Puneet Varma (Editor)

Cunningham's Camp Escalator

Updated on
Share on FacebookTweet on TwitterShare on LinkedInShare on Reddit

Cunningham's Camp Escalator was a moving seated escalator open c. 1919 to 1968 from a short distance behind the promenade in Douglas, Isle of Man, to Cunningham’s holiday camp on Victoria Road.

Although sometimes described as a 'chairlift', this was a ground-level escalator covered by a roof, albeit with seats, rather than an overhead chairlift as used in ski resorts.

Cunningham’s camp, one of the earliest holiday camps in the British Isles (pre-dating Butlins), opened around 1902 and initially had only steps leading to it from the seafront. The escalator was installed just after the First World War. It is thought to have been built by JT Skillicorn of Onchan. In 1938, a second escalator was provided, both working in only the up direction and running within a wooden shelter.

The escalator last functioned in 1968, after which it was closed off but not demolished. In the 1990s the entrance was bricked over owing to the site being the target of vandalism. Since that time visitors can only view the large red brick and stone archway midway up Little Switzerland Road (site of today's Edelweiss Hotel). Behind the facade remain the turnstiles, and toilets with ceramic tiles and copper pipework, before reaching the approach steps to the escalator. The fascinating design is split into two parts, an "up" and "down" section, and each has its own set of moving wooden seats accompanied by steps for the more energetic.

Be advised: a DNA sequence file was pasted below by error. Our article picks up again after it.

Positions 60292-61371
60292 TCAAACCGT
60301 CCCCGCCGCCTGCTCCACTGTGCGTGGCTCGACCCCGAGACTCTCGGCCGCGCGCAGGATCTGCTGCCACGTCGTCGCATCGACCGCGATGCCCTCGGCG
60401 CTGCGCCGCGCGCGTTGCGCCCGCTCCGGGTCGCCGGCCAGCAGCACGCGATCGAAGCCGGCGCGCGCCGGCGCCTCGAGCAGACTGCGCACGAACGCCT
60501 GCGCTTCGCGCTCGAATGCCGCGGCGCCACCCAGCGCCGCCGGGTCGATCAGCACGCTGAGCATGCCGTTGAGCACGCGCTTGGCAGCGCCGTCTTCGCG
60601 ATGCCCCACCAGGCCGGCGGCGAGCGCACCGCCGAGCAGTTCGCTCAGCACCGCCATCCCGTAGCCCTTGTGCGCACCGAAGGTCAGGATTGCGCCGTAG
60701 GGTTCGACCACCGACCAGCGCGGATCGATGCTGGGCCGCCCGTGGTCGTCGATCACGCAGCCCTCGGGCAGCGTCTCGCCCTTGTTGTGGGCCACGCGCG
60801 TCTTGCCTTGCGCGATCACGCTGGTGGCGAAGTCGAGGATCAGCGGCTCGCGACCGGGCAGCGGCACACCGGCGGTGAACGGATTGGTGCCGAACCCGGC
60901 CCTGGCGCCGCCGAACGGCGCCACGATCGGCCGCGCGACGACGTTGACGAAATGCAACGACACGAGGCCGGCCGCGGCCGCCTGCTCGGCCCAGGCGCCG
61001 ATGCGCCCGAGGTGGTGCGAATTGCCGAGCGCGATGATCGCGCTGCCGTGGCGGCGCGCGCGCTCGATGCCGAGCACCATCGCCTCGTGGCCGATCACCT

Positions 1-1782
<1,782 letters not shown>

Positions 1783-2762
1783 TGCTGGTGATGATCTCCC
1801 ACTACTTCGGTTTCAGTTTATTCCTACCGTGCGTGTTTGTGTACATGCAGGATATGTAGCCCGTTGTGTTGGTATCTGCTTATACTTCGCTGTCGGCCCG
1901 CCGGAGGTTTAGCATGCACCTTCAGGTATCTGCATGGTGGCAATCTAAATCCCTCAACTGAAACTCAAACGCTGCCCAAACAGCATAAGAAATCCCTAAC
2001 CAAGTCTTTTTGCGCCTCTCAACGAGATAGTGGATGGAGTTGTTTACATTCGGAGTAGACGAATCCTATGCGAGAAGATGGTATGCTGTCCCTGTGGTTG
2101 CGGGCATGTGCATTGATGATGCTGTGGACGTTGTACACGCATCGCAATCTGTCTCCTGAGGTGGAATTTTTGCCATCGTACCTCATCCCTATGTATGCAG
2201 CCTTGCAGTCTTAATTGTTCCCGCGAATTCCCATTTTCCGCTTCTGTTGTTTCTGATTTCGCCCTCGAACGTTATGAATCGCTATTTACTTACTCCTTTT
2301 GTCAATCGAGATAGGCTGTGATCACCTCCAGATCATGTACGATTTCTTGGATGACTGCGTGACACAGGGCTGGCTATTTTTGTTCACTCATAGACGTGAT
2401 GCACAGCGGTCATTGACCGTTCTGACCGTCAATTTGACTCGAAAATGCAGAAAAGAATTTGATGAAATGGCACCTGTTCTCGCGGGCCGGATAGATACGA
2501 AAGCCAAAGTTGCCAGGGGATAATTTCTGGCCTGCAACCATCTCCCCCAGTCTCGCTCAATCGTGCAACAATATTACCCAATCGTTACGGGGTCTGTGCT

The system has been left to decay since closure, particularly since being bricked up. At the start of 2013 it was announced that it is to be demolished.

References

Cunningham's Camp Escalator Wikipedia


Similar Topics
The Life of Emile Zola
Pour la suite du monde
Phạm Quang Nghị
Topics
 
B
i
Link
H2
L